Saturday, December 25, 2004

Merry Christmas

We are not a Norman Rockwell family.
And our Christmases are not traditional.

Drew and I spend Thursday night (the 23rd) Christmas shopping. He still had a few people left that wanted to buy for, and I really needed to just get started. So we did a marathon session that lasted 4 hours. FOUR hours. From the time I got off work til we couldn’t take one more minute of walking, looking, thinking, buying.

At one point, I was more than ready to just hand out cheques in nicely decorated envelopes when Drew said, “Mom, do you have any cash? I need $5. Maybe more if there’s tax.”
“I don’t have much cash on me, sweets. I can pay for your gift with Visa when I pay for the stuff I’m buying.”
“NO. I found something for you. I want to pay for it by myself. Can I have some money?”
I found a wrinkled up $10 at the bottom of my purse and handed it to him.
“Don’t look. Don’t even watch. No one will steal me. I’m fine. Go over there and wait, OK?”
I went to the back of the store, but kept an eye on the exits, just in case…
“Here’s your change.” He said proudly at he hid the bag behind his back.
“I got a deal. She asked me if I’d like a discount, so I said, uh, OK. So she said all I had to do was sign my name and write my postal code. I told her I didn’t know my postal code, so I guess I wouldn’t get the discount. But she said she’d put down a fake one, all I’d have to do was sign my name. But I don’t really have a signature, my handwriting isn’t too good, but she said that was OK, just scribble anything, so I did. And so it only cost me $2.99”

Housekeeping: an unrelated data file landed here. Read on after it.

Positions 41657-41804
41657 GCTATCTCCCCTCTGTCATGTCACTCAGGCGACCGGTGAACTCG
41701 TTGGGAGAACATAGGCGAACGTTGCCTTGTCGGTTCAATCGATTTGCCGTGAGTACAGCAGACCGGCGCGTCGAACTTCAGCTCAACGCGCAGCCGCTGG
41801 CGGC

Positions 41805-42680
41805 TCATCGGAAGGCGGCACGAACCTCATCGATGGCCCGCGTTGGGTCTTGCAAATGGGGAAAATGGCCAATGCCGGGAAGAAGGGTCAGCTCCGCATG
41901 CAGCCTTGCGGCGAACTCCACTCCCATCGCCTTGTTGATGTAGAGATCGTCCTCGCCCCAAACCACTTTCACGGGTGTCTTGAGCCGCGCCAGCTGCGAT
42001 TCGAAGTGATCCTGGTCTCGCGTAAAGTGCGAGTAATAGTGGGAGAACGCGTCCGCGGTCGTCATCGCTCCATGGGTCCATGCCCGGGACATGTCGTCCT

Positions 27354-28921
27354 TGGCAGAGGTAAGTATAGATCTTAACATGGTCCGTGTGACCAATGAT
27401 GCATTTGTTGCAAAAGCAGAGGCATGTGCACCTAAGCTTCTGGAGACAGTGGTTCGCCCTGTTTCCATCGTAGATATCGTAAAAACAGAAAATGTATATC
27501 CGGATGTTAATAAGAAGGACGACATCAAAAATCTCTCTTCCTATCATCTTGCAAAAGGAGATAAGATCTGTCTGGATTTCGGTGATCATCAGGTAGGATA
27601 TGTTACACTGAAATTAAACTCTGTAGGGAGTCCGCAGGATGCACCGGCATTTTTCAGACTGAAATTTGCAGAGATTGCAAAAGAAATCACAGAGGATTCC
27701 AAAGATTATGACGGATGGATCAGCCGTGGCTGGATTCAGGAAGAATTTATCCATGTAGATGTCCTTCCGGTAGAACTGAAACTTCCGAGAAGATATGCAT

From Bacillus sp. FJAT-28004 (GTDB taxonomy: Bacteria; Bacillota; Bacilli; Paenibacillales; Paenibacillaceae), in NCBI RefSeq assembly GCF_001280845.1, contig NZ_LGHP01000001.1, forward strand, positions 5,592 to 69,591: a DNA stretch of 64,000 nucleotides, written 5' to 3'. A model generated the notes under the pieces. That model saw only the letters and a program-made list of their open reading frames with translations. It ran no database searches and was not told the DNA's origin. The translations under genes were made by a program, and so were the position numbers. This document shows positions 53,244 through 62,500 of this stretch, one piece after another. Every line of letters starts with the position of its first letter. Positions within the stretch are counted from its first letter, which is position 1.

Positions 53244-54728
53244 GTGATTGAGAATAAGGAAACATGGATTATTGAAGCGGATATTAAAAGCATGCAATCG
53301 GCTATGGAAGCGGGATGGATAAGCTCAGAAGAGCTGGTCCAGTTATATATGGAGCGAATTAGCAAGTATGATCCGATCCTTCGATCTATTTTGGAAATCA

He came with me to the til area as I made my purchases, and pointed out the clerk who was so helpful to him. She was a young, attractive and friendly looking.
“I was in this line first.” He says as we stand in aisle 2. “But the lady who was buying something in front of me got all mad about something and she started to yell at the cashier. I didn’t know what to do, she looked mean. Then that lady told me I could go into her line. And she gave me a deal…”

He was smiling from his heart, happy to have found (another) perfect gift for me.
And that inspired me to keep on truckin’. Even if it took every last ounce of energy in my possession, I would continue shopping.

When we got home at 8:30, Clint and Max met us with the question, “What’s for dinner?”
I turned around and headed for the truck. “Can someone help me? I need to do some grocery shopping. And I need help.”
“I’m not going.”
“Neither am I.”
“Drew, you go.”
“OK. I’ll help you mom.”
So he and I shopped some more. And, because he agreed to help, he got to choose the menu for our Christmas Eve dinner.
“Let’s have a fondue.”

By the time we got home again, it was 9:30.
Again, I was asked, “What’s for dinner?”
There are days when I really wish there was one other adult in my home. An almost 18 year old son is not even close.

We ate Kraft dinner and BBQ chicken at 10:15 pm.

“Can we open our presents first thing in the morning?” Drew asks with excitement.
“Uhh. Nothing is wrapped yet, hon. I was thinking we’d sleep in tomorrow, have a laid back afternoon, an early dinner, go to church for the Christmas Eve service, then open your presents before I take you to dad’s.”